END OF THE ROAD (2022) opens with main character Brenda (Queen Latifah) having her credit card declined at the store, and then we see her moving her reluctant family, her teen daughter Kelly (Mychala Lee) and young son Cam (Shaun Dixon), out of their empty home, about to take a road trip with her brother Reggie (Ludacris) to the Southwest to stay with her mother. As the car pulls away from their home, the title credits emerge in bold letters, END OF THE ROAD.
It doesn’t take much imagination to understand what the title refers to, in terms of the lives of these characters.
The central premise of END OF THE ROAD, a new action thriller which just premiered on Netflix, I bought into and liked. Brenda, an ER nurse, is now broke because when her deceased husband took ill, all their money went towards his medical expenses. This plot point is very real, since it’s no secret that in the U.S. medical expenses are astronomical, and insurance plans are largely ineffective with ridiculously high deductibles. The angst she and her two children feel about having to leave their home is real and palpable, and since she’s the surviving parent, it makes sense that her kids kind of blame her.
Then there’s her loser brother Reggie, who can’t seem to do anything right, but he’s there for his sister and his niece and nephew, so at the end of the day, he’s not really a loser. So, I liked all these characters and their initial story, and as they travel through New Mexico, you know they are going to run into trouble, and they do.
In their motel room, they hear a fight in the room next door, and then a gun shot. Brenda and Reggie investigate, find a man who has been shot, and try but fail to save his life. They call the police, and after making statements, they continue on their way, and that is that. Except Brenda doesn’t realize that Reggie found a bag of money in the man’s bathroom, and he took it, thinking that it could solve all their problems, and Reggie doesn’t realize that the money is drug money which the local crime lord wants back badly.
Enter Sheriff Hammers (Beau Bridges) who is hot on the trail of this mysterious crime lord, and because the officers who first arrived at the crime scene allowed Brenda and her family to leave immediately, Hammers wasn’t able to question them, and so he’s also hot on their trail, guessing that they took the missing money and believing their lives to be in danger.
So far so good, and the first half of END OF THE ROAD is a pretty compelling drama, with a decent set-up for an action thriller. But then, in the second half of the movie, it all falls apart. Completely falls apart.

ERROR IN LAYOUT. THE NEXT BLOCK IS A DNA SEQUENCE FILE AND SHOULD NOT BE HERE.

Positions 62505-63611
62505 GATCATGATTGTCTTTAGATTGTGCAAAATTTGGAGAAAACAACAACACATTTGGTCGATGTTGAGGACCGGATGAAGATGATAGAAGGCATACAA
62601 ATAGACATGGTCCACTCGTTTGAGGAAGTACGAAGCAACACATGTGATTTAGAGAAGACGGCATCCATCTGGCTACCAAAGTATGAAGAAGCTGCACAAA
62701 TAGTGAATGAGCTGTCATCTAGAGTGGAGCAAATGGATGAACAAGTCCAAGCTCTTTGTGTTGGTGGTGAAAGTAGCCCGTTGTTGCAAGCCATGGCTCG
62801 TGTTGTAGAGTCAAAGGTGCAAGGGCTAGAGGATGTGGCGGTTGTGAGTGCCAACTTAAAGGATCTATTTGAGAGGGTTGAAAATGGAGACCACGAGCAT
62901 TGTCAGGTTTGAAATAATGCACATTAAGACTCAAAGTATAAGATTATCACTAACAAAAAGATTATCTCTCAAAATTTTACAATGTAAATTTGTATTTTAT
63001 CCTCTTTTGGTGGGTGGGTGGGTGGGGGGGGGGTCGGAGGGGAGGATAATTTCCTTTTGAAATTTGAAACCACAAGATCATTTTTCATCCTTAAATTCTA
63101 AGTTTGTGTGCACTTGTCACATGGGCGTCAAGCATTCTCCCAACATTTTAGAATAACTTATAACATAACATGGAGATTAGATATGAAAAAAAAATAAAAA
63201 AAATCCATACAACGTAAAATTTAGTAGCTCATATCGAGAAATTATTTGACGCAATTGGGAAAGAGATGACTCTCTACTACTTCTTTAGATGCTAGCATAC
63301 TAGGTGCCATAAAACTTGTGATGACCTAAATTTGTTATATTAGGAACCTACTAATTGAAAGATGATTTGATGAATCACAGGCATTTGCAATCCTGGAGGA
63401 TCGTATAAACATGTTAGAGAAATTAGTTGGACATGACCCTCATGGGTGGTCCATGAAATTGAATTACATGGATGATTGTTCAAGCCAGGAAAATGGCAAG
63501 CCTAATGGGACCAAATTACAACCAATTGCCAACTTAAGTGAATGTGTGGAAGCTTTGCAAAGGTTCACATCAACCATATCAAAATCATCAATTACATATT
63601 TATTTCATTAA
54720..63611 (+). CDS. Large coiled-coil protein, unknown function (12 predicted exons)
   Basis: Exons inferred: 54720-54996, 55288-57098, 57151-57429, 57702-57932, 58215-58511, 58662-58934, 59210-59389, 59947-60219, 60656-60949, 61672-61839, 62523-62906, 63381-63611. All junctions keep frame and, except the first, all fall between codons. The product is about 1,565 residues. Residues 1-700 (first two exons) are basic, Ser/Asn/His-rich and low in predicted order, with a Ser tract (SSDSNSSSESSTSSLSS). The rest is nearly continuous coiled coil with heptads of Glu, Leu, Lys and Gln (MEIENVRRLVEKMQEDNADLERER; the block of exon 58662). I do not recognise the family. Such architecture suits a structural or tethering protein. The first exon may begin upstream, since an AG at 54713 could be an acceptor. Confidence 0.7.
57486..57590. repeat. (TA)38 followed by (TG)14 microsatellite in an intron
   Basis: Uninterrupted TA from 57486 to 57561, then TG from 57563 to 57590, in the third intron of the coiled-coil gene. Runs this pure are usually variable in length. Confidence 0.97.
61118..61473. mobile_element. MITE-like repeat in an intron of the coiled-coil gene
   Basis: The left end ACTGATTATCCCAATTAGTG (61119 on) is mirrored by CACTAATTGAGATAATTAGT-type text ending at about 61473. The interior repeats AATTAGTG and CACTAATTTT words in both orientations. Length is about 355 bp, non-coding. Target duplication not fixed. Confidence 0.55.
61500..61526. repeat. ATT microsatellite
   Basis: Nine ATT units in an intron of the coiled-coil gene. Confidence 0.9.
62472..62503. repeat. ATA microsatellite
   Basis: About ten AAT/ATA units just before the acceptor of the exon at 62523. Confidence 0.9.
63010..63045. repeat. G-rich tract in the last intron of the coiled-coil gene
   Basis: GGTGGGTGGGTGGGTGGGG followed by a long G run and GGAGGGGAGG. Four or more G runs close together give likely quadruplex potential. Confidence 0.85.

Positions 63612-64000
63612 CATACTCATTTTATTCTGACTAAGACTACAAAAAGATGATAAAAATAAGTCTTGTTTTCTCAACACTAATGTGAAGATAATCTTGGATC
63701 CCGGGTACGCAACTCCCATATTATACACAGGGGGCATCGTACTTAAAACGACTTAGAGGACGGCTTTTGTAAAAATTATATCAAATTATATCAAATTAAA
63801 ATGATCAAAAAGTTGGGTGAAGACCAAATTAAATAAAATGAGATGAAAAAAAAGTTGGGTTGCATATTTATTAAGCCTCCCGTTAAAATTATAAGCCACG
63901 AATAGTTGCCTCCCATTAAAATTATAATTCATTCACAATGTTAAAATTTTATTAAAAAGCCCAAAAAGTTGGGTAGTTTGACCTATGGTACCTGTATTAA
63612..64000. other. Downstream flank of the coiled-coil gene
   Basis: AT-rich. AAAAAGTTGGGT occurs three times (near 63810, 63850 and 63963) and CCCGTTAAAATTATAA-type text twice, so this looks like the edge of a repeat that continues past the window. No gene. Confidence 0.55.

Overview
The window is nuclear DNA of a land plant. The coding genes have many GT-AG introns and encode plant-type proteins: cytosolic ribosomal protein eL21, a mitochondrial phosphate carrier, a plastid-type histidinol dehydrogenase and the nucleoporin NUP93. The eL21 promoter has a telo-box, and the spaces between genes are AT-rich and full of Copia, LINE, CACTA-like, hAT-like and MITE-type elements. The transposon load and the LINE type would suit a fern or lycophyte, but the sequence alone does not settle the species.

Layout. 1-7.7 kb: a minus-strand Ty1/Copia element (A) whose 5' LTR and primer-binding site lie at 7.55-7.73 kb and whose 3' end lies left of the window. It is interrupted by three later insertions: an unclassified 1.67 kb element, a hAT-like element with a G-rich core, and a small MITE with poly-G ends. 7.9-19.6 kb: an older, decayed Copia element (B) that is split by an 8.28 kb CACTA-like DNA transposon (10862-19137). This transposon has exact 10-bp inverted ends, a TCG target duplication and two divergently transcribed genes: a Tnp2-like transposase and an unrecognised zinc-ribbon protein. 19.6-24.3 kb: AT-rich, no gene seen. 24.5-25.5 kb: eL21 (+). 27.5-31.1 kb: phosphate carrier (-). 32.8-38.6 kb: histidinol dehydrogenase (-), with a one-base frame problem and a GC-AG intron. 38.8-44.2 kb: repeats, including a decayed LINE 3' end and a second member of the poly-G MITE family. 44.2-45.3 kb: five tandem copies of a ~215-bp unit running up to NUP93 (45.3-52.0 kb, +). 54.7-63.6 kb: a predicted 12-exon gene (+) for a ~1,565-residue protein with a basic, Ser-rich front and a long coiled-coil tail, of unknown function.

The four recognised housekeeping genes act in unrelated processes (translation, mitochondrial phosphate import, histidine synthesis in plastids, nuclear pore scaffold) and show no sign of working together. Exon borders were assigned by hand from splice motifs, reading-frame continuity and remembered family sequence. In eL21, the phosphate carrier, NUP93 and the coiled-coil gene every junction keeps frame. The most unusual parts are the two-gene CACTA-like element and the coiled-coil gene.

When forced to fight for her family against violent thugs and criminals, Brenda morphs into superwoman, making the action scenes in this one both ludicrous and far-fetched. This combined with an even more ridiculous plot twist involving one of the characters, and all the credibility which the first half of this movie owned, disappears like stolen money from a motel room.
END OF THE ROAD goes from being a compelling thriller to a laughable action flick in the blink of an eye, which is too bad, because the first half had a lot of potential.
It’s also a bit heavy-handed. Yes, race problems are real in the U.S., but the white folks in this movie are so over-the-top nasty they become cliche, and as a result, they simply don’t resonate. There’s nothing subtle about anything that happens in this movie.
The performances are fine at least. I enjoyed Queen Latifah in the lead role, and Mycala Lee and Shaun Dixon as her children, but most of all I enjoyed rapper Ludacris as Reggie, who’s the most interesting character in the movie, and also, sadly, the most underutilized. Ludacris gives the best performance in the movie.
Beau Bridges was fine for a while as Sheriff Hammers, at first playing a role similar to the one his brother Jeff Bridges played in the superior HELL OR HIGH WATER (2016). In that film, Jeff Bridges played a Texas Marshall hot on the trail of two bank robbers. Here, Beau Bridges plays a New Mexico sheriff hot on the trail of a drug lord. Both characters share a similar passion and drive. However, once the plot twist is revealed, Bridges’ performance goes out the window as it becomes part of a story which makes little sense and isn’t believable at all.
Millicent Shelton directed END OF THE ROAD, and technically there’s no problems here. The action scenes are all polished and slick. They’re just not very believable. I mean, Brenda is an ER nurse, not a law enforcement officer.
David Loughery wrote the screenplay, based on an original script by Christopher J. Moore. It’s a mixed bag, as it creates likable, sympathetic characters, and places them in a compelling situation, before it jettisons all believability as it deteriorates into a laughable action flick which by the time it ends no longer has any semblance of truth.
This one reaches the end of the road long before its end credits roll.
I give it two stars.